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Public apology issued by Wrexham Council for “failing to keep promises” on Welsh language issue

NOTE: This content is old - Published: Wednesday, Oct 10th, 2018.

A senior councillor has publicly apologised after the local authority “failed to keep its promises” over improving Welsh language standards in its Council Tax bills.

Last week Wrexham.com reported that Wrexham Council had been accused of disrespecting tax payers and the Welsh language following a series of complaints between 2014 and 2017 over errors in Council Tax bills.

Over the summer the Public Services Ombudsman for Wales published a report following a second formal complaint from a resident referred to as ‘Mr D’ over the council’s failure to address the numerous concerns and amend the errors.

Speaking today Cllr Hugh Jones, lead member for communities, partnerships, public protection and community safety issued a public apology (speaking Welsh) and acknowledged that the council had failed to keep its promises.

He continued: “I have to start with a public apology, firstly to Mr D and secondly to the Ombudsman. The council failed to keep our promises to both of them.

“The report of the Ombudsman also notes that we have failed to uphold our Welsh language standards.

“On behalf of the council, I apologise.”

“I hope that those who are responsible for keeping to our statutory and moral duties will learn a lesson from this experience.

“I can assure the council and Welsh speakers that we fully support the Welsh language.

“We will conform to the demands of the Ombudsman. I am determined to make sure that we conform not only to law, but to spirit of our Welsh language standards.”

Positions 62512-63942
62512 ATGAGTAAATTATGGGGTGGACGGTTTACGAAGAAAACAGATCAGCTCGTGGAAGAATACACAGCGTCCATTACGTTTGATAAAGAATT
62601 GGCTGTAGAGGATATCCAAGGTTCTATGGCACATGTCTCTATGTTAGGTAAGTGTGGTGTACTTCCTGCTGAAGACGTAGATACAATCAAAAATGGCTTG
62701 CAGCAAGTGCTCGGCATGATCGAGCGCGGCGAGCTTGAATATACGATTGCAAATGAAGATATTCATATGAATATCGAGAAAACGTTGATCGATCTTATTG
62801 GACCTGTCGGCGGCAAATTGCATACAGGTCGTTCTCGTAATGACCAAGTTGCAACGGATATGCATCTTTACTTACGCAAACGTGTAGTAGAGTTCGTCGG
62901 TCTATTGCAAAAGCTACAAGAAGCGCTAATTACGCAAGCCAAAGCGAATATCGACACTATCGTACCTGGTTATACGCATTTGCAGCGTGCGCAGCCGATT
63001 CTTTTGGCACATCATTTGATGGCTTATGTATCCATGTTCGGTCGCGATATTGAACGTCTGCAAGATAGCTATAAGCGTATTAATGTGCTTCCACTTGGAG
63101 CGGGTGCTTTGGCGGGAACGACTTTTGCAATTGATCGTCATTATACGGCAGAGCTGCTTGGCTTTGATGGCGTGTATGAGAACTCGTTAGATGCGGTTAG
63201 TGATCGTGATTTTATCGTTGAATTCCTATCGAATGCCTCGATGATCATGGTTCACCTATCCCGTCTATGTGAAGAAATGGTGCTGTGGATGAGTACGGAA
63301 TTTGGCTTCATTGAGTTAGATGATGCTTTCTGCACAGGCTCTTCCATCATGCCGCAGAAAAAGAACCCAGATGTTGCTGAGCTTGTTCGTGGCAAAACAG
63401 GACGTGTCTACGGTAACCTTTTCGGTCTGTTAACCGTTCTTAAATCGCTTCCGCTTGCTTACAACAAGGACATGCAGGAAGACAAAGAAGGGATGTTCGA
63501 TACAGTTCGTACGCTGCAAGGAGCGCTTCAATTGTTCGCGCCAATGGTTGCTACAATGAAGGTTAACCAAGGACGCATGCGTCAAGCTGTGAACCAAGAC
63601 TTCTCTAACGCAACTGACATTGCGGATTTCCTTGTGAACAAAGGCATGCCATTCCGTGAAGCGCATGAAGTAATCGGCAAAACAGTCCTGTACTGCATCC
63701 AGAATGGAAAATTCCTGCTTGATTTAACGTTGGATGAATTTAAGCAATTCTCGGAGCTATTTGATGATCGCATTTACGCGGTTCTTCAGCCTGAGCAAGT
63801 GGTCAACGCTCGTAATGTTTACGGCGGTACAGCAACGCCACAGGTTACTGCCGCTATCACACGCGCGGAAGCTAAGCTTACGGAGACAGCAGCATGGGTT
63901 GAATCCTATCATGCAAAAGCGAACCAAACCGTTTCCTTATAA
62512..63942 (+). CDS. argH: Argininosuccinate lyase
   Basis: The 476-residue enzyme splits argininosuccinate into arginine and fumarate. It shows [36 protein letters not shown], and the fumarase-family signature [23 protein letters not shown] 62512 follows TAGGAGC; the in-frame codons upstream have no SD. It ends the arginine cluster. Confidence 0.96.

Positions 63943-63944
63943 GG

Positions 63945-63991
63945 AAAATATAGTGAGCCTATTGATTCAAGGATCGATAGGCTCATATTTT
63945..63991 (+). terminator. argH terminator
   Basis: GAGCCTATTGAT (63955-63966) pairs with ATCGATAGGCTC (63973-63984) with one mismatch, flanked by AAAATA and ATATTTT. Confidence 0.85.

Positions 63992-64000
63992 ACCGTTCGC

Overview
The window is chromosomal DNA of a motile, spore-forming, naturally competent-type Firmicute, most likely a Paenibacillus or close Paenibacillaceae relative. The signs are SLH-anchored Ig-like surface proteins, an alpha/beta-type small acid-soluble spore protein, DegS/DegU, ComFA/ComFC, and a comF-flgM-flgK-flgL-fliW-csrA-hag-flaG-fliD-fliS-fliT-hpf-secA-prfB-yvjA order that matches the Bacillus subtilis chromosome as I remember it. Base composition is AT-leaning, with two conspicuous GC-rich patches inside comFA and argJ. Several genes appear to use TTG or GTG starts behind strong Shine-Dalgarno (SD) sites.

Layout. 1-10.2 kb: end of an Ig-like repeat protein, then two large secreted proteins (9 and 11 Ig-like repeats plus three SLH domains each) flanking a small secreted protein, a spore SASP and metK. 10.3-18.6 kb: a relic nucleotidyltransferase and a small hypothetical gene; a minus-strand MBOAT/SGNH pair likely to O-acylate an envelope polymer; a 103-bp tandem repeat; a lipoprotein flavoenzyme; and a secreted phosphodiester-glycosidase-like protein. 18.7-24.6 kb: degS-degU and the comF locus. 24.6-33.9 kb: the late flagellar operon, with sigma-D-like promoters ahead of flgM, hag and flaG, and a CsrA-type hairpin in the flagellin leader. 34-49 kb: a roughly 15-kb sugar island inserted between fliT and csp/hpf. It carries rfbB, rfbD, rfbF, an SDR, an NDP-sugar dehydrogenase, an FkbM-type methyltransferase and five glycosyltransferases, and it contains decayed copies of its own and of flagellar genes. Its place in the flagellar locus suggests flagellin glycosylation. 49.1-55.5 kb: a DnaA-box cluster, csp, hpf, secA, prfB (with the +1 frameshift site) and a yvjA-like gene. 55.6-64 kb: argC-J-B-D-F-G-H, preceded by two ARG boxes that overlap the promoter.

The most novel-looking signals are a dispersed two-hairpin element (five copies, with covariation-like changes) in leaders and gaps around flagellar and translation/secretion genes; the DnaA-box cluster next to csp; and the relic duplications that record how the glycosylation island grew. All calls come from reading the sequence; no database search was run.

Cllr Jones added that the council had made progress in complying with its 177 Welsh language standards in recent years and that they will continue to improve going forward.

The meeting was also told by Wrexham Council’s head of finance, Mark Owen, that since August a number of the recommendations from the Ombudsman had been adhered to, including writing an apology and offering £100 compensation to Mr D.

It was also noted that “good progress” was being made in ensuring such errors don’t exist on the 2019/20 Council Tax bills.

However Plaid Cymru’s Cllr Marc Jones said the ongoing mistakes were not a good reflection of Wrexham Council and questioned why it had taken four years to amend the errors.

Mr Owen explained that a template matrix based system is used by the council and that there is a “huge matrix of all the words that might be used”.

He said: “What I’d apologise for is when it was raised with us originally, it was raised around particular words and we corrected those words, but we didn’t get the whole bill looked at.

“That’s why in the following year there were still errors on the front of the bill.

“The standard template was corrected, but the way in which the information goes onto the bill is a huge matrix of all the words that might be used.

“That will be extracted from the system and that line printed on, and that’s particularly complicated on the benefits side.”

You can read the Ombudsman’s report in full on the council website here.

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